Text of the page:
Mark Hiepler, as the trustee of the Orville G. Hiepler and Florence L. Hiepler Family Trust (“Trust”), appealed a judgment ordering him to transfer certain Trust property to Bill Seerup, and appealed an order denying his motion to dismiss. In April 2007, Orville and Florence Hiepler deeded 150 net mineral acres in Williams County to Seerup in exchange for $15,609. The mineral deed did not refer to the Trust or Orville and Florence Hiepler’s role as co-trustees. When the deed was executed, Orville individually owned only 7.3636 mineral acres. The remaining 142.6 mineral acres were owned by the Trust. Nine days after receiving the mineral deed from Orville and Florence Hiepler, Seerup conveyed 135 mineral acres to Hurley Oil Properties, Inc. In 2014, Dale Exploration, LLC, filed suit to quiet title to the 150 net mineral acres conveyed in the mineral deed from Orville and Florence Hiepler to Seerup. Seerup and Hurley Oil also brought a claim for breach of contract against Orville and Florence Hiepler, individually and as co-trustees, requesting specific performance or, alternatively, money damages if specific performance was not ordered. In 2017, the district court dismissed Dale Exploration’s claims on summary judgment, finding there was no evidence that Dale Exploration had an interest in the property. A bench trial was held on the remaining issues. The court found the Hieplers own the mineral interests in fee simple as trustees, not as individuals. The court also found the Hieplers breached the mineral deed to Seerup and the proper remedy was damages, not specific performance. The court awarded damages in the amount of $20,147.96. The North Dakota Supreme Court reversed that judgment and remanded for further proceedings on whether money damages were adequate in light of specific performance. Orville died after the Supreme Court's judgment and mandate were issued. Orville and Mark responded to a proposed order drafted by Seerup and Hurley Oil, arguing the pleasings did not adequately assert specific performance. Specific performance of the mineral deed was ultimately granted. Mark Hiepler argues the district court erred in ordering him to convey the property to Seerup because the court did not have jurisdiction to enter a judgment against the Trust, the claims abated upon Orville Hiepler’s death, and he could not be substituted as a party for Orville Hiepler. Finding no error in the district court's judgment, the North Dakota Supreme Court affirmed. View "Dale Exploration, et al. v. Hiepler, et al." on Justia Law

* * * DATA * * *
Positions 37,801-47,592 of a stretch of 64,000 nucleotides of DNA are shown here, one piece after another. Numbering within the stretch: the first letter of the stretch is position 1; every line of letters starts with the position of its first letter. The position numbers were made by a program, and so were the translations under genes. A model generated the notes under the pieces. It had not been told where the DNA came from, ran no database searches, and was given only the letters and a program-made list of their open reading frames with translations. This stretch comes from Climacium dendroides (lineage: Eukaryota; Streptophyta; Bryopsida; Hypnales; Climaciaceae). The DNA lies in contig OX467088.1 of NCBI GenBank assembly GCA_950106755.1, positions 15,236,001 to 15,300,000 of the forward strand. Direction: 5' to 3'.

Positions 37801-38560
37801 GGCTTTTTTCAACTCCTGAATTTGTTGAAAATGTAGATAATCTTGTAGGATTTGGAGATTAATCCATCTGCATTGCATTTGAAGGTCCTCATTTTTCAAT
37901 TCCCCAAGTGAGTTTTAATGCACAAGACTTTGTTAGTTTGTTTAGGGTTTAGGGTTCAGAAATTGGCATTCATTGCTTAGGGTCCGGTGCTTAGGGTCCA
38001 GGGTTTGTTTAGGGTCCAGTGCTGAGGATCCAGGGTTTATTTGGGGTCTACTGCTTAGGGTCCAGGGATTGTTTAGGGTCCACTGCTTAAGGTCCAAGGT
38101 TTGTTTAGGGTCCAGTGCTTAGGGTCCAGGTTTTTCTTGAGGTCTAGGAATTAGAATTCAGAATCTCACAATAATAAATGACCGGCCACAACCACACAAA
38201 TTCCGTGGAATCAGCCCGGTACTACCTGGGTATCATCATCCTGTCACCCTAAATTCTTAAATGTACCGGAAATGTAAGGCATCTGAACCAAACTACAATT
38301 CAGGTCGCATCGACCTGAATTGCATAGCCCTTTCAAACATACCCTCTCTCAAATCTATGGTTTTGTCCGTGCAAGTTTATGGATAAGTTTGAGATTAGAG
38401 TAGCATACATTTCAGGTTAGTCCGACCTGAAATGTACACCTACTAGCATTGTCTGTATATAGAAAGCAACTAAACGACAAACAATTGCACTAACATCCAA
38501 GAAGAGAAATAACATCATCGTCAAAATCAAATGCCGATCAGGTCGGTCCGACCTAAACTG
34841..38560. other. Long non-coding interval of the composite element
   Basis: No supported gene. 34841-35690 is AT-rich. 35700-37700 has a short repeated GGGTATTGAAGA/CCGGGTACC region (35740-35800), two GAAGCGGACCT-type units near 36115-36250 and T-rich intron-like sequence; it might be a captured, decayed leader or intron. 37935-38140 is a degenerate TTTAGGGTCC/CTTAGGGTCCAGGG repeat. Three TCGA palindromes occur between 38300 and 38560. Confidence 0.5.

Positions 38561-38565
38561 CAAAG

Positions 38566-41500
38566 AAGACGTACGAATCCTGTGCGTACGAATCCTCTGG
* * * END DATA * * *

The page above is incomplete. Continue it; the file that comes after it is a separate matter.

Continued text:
Dellinger v. Wolf, et al.